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‘Tell me what to do! Please!’: Even experts struggle with coronavirus unknowns

‘Tell me what to do! Please!’: Even experts struggle with coronavirus unknowns | Decision Intelligence News |

Brian Nosek, a University of Virginia psychology professor who has devoted his career to making scientific data more reliable and trustworthy, is frustrated. Like everyone else, he's trying to understand the pandemic, particularly in his own community of Charlottesville, and in California, where he has family.


So he wonders: Where is the virus spreading? Where is it suppressed? Where are people social distancing as they should, and where are they not? Where will he and his family be safe?


In this pandemic, we're swimming in statistics, trends, models, projections, infection rates, death tolls. Nosek has professional expertise in interpreting data, but even he is struggling to make sense of the numbers.


“What's crazy is, we're three months in, and we're still not able to calibrate our risk management. It's a mess,” said Nosek, who runs the Center for Open Science, which advocates for transparency in research. “Tell me what to do! Please!”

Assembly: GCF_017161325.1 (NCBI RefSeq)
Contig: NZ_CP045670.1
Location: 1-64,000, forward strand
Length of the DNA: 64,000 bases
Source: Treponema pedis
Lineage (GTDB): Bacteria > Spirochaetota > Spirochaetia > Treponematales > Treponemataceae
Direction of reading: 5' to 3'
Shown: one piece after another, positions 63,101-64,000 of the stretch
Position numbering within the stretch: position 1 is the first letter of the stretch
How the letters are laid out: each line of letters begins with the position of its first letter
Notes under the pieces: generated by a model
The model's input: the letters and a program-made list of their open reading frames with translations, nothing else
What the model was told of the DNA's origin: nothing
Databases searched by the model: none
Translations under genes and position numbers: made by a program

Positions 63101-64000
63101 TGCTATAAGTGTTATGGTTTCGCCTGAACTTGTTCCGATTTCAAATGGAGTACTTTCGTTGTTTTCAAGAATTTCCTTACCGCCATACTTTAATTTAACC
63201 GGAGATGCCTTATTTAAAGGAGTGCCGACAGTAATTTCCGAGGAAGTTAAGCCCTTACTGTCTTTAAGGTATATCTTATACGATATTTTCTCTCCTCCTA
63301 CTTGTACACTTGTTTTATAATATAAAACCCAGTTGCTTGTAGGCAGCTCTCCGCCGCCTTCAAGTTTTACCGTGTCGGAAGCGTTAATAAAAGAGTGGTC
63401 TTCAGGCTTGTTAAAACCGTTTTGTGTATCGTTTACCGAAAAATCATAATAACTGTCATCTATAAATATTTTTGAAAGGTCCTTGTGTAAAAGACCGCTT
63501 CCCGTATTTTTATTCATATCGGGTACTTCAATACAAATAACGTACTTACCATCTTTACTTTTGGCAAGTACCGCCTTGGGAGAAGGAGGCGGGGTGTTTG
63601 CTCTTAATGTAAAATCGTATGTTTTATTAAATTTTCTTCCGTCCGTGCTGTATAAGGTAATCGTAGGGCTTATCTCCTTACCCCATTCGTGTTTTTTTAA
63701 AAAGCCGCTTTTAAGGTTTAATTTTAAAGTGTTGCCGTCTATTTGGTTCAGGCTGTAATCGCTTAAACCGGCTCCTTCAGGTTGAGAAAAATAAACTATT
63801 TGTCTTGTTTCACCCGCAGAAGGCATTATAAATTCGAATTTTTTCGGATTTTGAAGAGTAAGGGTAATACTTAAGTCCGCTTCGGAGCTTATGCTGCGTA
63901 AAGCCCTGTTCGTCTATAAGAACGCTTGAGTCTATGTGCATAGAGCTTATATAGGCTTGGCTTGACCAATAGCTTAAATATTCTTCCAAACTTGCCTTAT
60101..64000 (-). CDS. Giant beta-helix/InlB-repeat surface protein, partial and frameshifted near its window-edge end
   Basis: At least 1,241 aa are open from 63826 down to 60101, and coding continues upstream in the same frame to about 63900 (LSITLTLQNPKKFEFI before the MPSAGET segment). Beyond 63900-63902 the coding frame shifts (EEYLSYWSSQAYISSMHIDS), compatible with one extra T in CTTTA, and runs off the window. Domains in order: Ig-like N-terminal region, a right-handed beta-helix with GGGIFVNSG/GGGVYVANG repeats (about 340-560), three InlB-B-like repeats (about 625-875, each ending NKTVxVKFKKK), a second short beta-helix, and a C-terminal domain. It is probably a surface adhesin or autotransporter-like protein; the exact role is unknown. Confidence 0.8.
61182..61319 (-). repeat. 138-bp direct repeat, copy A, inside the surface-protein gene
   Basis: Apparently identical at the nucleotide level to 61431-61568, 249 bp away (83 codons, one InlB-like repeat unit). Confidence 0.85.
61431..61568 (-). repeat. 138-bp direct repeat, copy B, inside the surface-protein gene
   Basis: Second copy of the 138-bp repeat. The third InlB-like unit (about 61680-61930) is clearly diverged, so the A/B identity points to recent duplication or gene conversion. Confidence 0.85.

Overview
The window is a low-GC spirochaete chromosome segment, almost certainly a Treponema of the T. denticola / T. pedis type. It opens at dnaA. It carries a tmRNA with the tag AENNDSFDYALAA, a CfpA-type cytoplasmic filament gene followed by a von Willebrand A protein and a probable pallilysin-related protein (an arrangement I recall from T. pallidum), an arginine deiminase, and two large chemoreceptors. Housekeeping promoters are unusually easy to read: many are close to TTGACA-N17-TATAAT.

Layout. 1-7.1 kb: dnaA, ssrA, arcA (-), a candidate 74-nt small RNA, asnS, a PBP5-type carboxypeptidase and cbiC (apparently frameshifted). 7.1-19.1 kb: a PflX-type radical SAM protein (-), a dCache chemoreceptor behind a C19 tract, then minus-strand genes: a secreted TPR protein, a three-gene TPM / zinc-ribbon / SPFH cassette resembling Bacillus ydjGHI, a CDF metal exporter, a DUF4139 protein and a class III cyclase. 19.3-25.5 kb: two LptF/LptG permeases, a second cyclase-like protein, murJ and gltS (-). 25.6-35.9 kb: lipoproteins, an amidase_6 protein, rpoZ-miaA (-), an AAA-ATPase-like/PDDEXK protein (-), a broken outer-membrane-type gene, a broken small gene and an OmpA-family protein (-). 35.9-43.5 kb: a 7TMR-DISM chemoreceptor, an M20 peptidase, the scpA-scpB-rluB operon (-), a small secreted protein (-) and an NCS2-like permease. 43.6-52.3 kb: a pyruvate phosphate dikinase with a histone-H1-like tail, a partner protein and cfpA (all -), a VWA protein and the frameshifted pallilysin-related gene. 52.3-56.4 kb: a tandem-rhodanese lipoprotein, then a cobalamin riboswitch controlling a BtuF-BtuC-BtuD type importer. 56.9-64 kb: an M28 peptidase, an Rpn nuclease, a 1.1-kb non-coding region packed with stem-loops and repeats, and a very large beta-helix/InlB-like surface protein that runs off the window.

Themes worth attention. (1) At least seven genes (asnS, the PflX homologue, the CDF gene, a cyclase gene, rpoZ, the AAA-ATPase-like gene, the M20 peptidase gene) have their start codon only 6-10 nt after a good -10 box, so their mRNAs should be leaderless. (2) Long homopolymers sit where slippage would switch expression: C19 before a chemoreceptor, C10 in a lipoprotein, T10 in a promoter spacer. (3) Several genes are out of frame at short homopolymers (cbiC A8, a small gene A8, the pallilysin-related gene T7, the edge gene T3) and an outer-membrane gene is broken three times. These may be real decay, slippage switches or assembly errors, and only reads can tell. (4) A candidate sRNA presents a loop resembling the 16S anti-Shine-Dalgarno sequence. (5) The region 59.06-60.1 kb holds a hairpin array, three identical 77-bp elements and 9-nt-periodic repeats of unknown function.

Lorien Pratt's insight:

Decision Intelligence (DI) lets us decide what to do. DI manages data overload and lets us focus on a specific decision. Covid-19 safety decisions do not require holding all the global, aggregated statistics and projections in your head. Most critical decisions address risks at point in time for a specific facility or activity; they require not mountains of data, but understanding how, in this time and place, actions lead to outcomes.  As individuals, business owners, executives, or government officials, once we look at the causal links in a coronavirus decision, we can identify the subset of data that is actually relevant. And we can build AI and other models to render that data understandable and actionable and to let us update our decisions as the pandemic changes over time. DI gives us tools and a process to answer the Covid-19 question, “what should I do?” For an example of applying DI to covid-19 decision-making, look here.

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Curated by Lorien Pratt